DRONES for Mining? Not that simple.

I was arriving to my cabin after having breakfast in one of the greatest Acapulco resorts when I heard something buzzing above me. It was a surveillance drone watching over me. When the UAV (unmanned aerial vehicle) noticed I had spotted it, it hover away, speeding.

Stockpile surveys from above

Now that drones have become popular for almost any foreseeable use, Mexico’s mining industry is not the exception.

The 31st Acapulco Mining Congress was showcase for topographic drone service companies offering stockpile volumetrics. Stockpile measurements are the most cost effective solution for the mining industry; drones use proprietary sampling software to survey the miners ground to report accurate stockpile inventories within hours; this service allows miners to concentrate in production while releasing them from counting rocks.

FLYING DRONES IN MEXICO, Is it REGULATED?

Although many startups have made their first millions flying drones in a not regulated market, the mining industry today requires that some regulations are met for both aerial service devices and personal privacy rights that make flying drones not such an easy task. Of course, these flying objects are flown in places the authorities are unlikely to appear. However, in the event of third party damage (violation to privacy, drone crash, or any other major or minor accident), the company receiving the service is liable for damages.

COMPLIANT DRONES AND SURVEYING SERVICE

Some drone based service companies supplying the mining industry have gone a long way assuring their total compliance to Mexican regulations and are now one of the very few approved and certified operators to fly drones for mine ground surveying.

WHAT ARE THOSE REGULATIONS?

• CO AV 23/10 CR2 by Direction of Civil Aeronautics, chapter for RPAS (RemotelyOperated Aircraft Systems).

• NOM 017- STPS-2008, Personal Protection Gear.

• NOM 024-2013, Open pit and underground mine safety.

• NOM 064-SCT3-2012, Radio Communications Safety

In addition, to the above, service companies are requested to be covered under third party insurance for amounts that vary from client to client. In the same token, all service drones are to be properly identified with fireproof nameplates attached to their body.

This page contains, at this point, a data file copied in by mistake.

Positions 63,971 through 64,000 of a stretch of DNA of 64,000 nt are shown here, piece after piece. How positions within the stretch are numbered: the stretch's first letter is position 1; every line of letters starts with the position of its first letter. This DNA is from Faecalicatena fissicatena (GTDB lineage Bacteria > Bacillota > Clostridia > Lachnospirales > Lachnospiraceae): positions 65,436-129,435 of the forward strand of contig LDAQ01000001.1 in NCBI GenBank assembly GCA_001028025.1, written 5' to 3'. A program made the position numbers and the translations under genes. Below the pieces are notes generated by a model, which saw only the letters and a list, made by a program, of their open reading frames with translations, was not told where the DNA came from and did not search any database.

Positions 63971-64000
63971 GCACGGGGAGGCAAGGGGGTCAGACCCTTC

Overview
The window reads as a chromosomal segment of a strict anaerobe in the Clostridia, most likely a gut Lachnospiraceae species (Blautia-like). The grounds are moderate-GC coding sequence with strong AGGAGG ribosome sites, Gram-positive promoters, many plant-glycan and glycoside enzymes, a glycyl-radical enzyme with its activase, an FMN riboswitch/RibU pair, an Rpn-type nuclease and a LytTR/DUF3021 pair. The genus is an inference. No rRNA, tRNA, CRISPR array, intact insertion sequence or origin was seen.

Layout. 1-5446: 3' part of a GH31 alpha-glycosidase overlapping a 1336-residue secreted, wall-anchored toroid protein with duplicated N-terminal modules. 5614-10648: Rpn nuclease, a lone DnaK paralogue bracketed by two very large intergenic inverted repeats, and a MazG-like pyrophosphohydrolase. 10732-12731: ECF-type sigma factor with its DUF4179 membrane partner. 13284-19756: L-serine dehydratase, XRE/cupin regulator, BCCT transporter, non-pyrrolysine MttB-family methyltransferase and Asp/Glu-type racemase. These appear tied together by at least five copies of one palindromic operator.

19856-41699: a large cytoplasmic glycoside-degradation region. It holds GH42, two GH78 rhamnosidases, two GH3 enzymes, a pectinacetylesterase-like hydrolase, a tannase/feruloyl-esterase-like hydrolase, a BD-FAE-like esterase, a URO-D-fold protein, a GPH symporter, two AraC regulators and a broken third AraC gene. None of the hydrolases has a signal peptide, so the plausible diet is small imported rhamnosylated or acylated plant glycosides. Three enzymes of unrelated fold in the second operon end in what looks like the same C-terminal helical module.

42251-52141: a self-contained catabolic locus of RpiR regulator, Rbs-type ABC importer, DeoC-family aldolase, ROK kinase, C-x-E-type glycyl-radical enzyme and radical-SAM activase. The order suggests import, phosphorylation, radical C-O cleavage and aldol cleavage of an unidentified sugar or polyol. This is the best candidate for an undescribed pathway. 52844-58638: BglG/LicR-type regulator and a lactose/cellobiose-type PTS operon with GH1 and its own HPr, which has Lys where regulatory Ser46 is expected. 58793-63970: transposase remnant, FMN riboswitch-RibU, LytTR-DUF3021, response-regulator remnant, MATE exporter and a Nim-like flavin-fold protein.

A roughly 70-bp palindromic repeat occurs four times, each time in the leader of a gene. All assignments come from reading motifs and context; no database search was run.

4. COMPETITION

A wide variety of drone brands of foreign origin started to be sold in Mexico with applications ranging from security, photography, news, entertaining, movies, architecture, construction, real estate, topography and cartography. There are products with prices available to the hobbyist and the professional. The most mentioned brands include LowePro, Aibotix, Trimble, among others. A list of serious drone service suppliers currently doing cartography, quarry mapping, blast photography and mine planning for the mines include SmartDrone, Terrasat, CartoDATA and Stockpile Reports.

5. PROSPECTIVE MARKET

Different from what it seems, Mexico has been using drones since their very early stages of development. INEGI, the National Statistics and Geography Institute and SGM, the Mexican Geology Service have long used drones and mapping software to develop their products. SEDENA and SEMAR, the Mexican army and navy military forces as well as SPP, the ministry of public security use them for security and their fight against organized crime. The mining industry is currently using drone surveying services regularly as well as security. Research Centers and Universities are also good prospects.

6. BARRIERS AND OPPORTUNITIES

There are no barriers to the importation of drones into Mexico, however their operation is restricted to authorized zones per norm CO AV 23/10 R2 (see document) and their pilots are required to be certified before SCT, the ministry for Communications and Transportation. A full regulating initiative is in process and is thought to be ready by 2018.

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